Why Do We Love Paris but Hate Frankfurt?

In “How to Make an Attractive City,” a new video from the School of Life, London-based Swiss writer Alain de Botton offers a cheeky, thought-provoking, six-point manifesto on the need for making beauty a priority in urban architecture and design.

“So few cities are nice,” de Botton, the founder of Living Architecture, a British organization that commissions leading architects to build holiday rental homes in the U.K., says in the video. “Very, very few out of many thousands are really beautiful. Embarrassingly, the more appealing ones tend to be old.”

We might be getting better at making things like cars, planes, and phones, he says, but we’re getting worse at building beautiful cities. De Botton, who authored The Architecture of Happiness and is a popular speaker, argues that the idea that beauty is subjective is a half-truth. Maybe we can’t wholly agree on what beauty is, but we all know ugly when we see it. And the world’s cities, plagued with developer-led building and a lack of government oversight and public exigence, are becoming increasingly soulless and unlivable, even as the world’s population becomes more urban.

No one’s ever willingly taken a holiday in Frankfurt, Germany, de Botton says.
Courtesy of melquiades1898/Flickr

“We think that no one has a right to say what’s beautiful and what’s ugly,” de Botton says, noting that there are “good reasons” no one vacations in Frankfurt, Germany, or Birmingham, England. “[L]et’s stop being dangerously relativistic about this. Yes, there is such a thing as beauty. Sydney and San Francisco and Bath and Bordeaux have it, and most other places don’t. The proof lies in the tourist statistics. Let’s stop saying that beauty is just in the eye of the beholder. That’s just a gift to the next wealthy idiot who wants to put up a horrible tower.”

“It’s not a mystery why we like some cities so much better than others,” he says. “This is a manifesto about how to make attractive cities. There are six fundamental things a city needs to get right.”

This square in Telc, Czech Republic, is pretty because the buildings are the same width and height, creating order while allowing the creativity in form and color.
Courtesy of Party Lin/Flickr

Order and Variety

Balance, symmetry, and repetition are pleasing to humans, de Botton argues. A love of order is one of the reasons people love Paris, he says.

But excessive order, he points out, “feels alien.” The key is to create the kind of “organized complexity” that comes from establishing parameters, like a square (above) in Telc, Czech Republic, where every house is the same width and height, allowing an orderly framework in which individual buildings can vary in form and color, creating the kind of character that we love in a neighborhood.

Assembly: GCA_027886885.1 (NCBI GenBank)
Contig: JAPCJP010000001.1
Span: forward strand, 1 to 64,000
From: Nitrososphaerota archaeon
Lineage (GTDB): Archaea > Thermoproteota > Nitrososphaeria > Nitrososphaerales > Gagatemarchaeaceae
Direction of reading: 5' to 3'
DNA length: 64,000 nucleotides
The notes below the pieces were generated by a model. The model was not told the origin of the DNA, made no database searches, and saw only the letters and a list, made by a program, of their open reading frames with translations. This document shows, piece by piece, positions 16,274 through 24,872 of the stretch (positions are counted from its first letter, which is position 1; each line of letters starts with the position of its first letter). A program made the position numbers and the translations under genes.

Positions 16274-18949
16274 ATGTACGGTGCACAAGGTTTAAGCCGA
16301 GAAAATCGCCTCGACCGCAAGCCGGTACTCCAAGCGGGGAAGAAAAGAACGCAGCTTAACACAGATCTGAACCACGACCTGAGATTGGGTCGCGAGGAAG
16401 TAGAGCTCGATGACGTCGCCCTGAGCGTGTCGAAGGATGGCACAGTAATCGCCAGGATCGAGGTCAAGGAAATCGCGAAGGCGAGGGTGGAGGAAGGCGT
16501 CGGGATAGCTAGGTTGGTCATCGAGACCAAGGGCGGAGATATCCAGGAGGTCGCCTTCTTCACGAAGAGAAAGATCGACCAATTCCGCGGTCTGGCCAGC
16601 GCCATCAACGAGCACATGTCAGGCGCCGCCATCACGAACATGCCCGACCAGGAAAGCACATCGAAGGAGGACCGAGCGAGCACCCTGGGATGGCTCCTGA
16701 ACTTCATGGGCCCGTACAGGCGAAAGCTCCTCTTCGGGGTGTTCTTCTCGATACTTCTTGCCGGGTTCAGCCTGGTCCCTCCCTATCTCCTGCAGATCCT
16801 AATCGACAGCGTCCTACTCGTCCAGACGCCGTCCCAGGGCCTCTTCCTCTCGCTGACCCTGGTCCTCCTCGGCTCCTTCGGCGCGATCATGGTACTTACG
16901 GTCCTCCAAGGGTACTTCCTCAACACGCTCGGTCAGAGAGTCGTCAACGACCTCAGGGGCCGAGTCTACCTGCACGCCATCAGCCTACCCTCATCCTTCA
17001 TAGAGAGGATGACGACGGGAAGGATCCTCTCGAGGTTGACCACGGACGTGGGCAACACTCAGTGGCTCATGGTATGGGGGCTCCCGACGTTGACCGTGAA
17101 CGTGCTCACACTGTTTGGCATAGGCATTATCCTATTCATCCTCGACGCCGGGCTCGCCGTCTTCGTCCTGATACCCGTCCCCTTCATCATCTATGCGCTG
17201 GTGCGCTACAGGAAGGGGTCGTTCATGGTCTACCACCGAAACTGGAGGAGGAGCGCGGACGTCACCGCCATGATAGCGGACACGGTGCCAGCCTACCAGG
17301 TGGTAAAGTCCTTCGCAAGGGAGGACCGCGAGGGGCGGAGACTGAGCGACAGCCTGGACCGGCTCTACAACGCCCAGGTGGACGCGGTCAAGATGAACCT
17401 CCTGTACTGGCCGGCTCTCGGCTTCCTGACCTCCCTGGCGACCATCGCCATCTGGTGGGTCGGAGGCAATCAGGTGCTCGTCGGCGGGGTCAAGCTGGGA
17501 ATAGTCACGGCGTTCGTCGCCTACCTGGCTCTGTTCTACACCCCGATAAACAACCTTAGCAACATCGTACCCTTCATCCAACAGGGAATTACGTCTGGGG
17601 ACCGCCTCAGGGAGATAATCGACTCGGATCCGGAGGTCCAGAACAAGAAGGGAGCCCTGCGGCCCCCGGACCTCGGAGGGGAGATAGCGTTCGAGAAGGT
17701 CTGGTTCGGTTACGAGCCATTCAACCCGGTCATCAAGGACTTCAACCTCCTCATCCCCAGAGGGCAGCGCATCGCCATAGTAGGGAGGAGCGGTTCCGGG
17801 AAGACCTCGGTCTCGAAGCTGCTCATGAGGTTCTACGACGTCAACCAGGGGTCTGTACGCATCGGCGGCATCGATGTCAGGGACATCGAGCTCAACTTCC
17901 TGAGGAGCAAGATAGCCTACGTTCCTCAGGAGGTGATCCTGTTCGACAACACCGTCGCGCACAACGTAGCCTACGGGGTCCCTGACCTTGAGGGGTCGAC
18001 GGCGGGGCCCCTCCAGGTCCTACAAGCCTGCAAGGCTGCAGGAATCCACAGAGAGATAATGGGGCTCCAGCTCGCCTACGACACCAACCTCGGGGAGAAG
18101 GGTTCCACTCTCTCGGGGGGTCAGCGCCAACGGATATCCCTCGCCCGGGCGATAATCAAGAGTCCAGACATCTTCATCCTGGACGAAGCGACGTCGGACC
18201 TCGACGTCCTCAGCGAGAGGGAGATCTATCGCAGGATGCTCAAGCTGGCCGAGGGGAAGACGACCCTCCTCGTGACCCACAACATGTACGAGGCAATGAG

Visible Life

De Botton argues that people are happiest when they live in densely packed areas where the human comedy is on full display. Lively street life in neighborhoods full of activity makes us happiest, he says. But many modern cities are full of dead industrial zones and “brutally anonymous” office buildings cut off from street life.


Good cities are compact, de Botton says. Through the later decades of the 20th century, the assumptions that humans don’t like living around one another and that making it means having your own plot of land in the suburbs led to isolation, soulless sprawl, and wasted resources. A compact city like Barcelona, Spain, uses a fraction of the energy of sprawling Phoenix, Arizona, de Botton argues.

All of the most beautiful compact cities have human-scaled squares where people can gather. Ideally, the squares are no more than 100 feet (30 meters) in diameter so that you can make out a person’s face on the other side—lest they become alienating. Squares give us a break from the confines of home and allow us to bask in the cheering company of others in uplifting surroundings, de Botton says. Yet nobody’s built a good square on the planet for decades, he says.

Piazza di Santa Maria in Rome is an ideal example of the art of the public square.
Courtesy of daryl_mitchell/Flickr

Orientation and Mystery

By definition cities are huge, but the best cities offer a mix of big and small streets. But too many cities prioritize vehicles over humans, de Botton says. A city should be easy to navigate for both humans and vehicles, with big boulevards for orientation and warrens of alleyways and small streets to allow us to wander and create a sense of mystery and exploration.

Modern cities are all about the big, de Botton says, but the ideal human scale is five stories high; anything more starts to make humans feel insignificant, small, and trivial. But our cities have been largely hijacked by commercial interests, he says, advocating that we stop making the collective mistake of allowing large corporations to hog the airspace in our cities, building shrines to industry rather than things we care about. “Towers have to be worthy of their prominence,” he says. “They must be aligned with our best interests and long-term needs.”